“Hits are usually recovered at a rate of 1 to 2 per day for lower level creatures, and more for those with more hits to lose.  The amount is up to the Referee, but it should not be easy to recover from near-death blows.”  Beyond This Point Be Dragons

Saving Throws in BTPbD

Author: DHBoggs / Labels: ,

There are 5 Saving throw categories in D&D from the 3lbb's to 2nd edition AD&D.  They are

Death Ray or Poison
Wands (all)
Dragon Breath
Staves and Spells

Beyond This Point Be Dragons has 6 categories.  However that is because Death Ray, and Poison are seperate.

Champions of ZED has 6 categories.  They are Type I through Type VI.

Now you might well ask, if CoZ aims at always being true to designers Gygax and Arneson, what is up with the "Type" business.  First, the Saving throw category names are intellectual property and not OGL material, so the exact labels could not be used in CoZ.  I could have come up with clever similar names, probably, and maybe (or maybe not) done so within the bounds of the copyright restrictions, but those sort of hoops aren't necessary.  I used Types because the Saving Throw categories were always intended to be flexible tools for the DM to use when and as needed.  Each Type is described as being related to certain kinds of things and based upon a certain quality a character may posses at that particular moment, such as limberness or blind luck.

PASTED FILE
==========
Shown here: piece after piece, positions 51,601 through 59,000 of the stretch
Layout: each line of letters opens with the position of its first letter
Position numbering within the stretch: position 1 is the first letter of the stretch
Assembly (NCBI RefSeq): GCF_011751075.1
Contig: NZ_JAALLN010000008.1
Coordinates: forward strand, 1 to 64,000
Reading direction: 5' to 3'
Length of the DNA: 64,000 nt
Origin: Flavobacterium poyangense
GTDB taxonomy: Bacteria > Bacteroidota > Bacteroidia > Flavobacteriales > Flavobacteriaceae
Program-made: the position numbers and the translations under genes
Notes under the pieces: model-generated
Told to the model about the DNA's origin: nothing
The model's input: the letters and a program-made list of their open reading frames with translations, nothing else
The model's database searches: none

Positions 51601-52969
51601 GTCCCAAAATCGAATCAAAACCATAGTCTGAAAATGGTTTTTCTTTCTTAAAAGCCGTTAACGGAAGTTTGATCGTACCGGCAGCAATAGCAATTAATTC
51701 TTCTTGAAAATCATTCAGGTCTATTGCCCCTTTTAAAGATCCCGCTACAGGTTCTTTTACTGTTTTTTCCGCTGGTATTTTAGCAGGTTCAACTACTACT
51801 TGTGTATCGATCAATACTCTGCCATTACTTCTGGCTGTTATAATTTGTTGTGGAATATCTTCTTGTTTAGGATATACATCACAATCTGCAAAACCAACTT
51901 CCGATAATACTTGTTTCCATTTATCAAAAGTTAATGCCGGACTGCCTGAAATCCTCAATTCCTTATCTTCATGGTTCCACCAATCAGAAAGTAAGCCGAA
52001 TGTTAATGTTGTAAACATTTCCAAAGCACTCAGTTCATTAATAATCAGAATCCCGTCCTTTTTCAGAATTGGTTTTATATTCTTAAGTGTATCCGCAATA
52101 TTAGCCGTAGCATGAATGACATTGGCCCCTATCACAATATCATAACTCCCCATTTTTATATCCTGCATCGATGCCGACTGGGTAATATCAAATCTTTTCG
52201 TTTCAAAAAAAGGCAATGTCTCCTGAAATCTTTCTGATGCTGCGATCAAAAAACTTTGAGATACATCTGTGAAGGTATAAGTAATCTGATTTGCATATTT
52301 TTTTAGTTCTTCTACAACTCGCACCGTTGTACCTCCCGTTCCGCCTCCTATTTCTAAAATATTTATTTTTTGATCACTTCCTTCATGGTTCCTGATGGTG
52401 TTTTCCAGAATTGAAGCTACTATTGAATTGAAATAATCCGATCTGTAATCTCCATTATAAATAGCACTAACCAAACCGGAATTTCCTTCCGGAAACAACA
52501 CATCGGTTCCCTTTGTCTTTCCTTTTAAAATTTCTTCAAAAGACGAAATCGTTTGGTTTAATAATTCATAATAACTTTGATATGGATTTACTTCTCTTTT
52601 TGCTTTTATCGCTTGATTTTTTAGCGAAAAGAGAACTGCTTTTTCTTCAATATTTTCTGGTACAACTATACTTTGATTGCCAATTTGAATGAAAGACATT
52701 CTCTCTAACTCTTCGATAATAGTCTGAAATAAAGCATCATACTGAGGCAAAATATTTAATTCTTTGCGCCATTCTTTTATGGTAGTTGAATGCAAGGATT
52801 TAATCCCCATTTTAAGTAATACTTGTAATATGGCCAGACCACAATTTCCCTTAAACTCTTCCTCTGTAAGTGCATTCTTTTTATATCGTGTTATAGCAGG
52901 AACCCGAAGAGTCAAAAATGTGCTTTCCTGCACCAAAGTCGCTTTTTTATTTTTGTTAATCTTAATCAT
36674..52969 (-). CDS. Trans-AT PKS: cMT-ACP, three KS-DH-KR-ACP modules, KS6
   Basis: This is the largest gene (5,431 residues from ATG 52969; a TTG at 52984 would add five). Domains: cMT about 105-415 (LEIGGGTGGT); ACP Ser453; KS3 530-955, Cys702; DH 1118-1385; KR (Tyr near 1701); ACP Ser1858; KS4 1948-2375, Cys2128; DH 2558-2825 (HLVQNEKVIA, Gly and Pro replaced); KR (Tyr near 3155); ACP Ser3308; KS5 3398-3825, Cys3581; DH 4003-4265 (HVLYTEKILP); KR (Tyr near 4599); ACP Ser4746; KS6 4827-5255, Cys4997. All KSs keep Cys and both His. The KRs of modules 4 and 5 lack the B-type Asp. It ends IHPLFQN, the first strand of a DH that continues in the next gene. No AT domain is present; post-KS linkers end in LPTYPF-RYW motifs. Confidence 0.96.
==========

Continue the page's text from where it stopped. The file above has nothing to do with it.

Now there are some who might protest, under the conviction that each saving throw category is specific and not meant for anything else; that Dragon Breath is only for dragon breath and should characters be attacked by a mad bomber or exploding gas or some such, none of the given saving throw categories apply.  Consider this statement regarding saving throws from Gygax in the Dungeon Masters Guide p 80: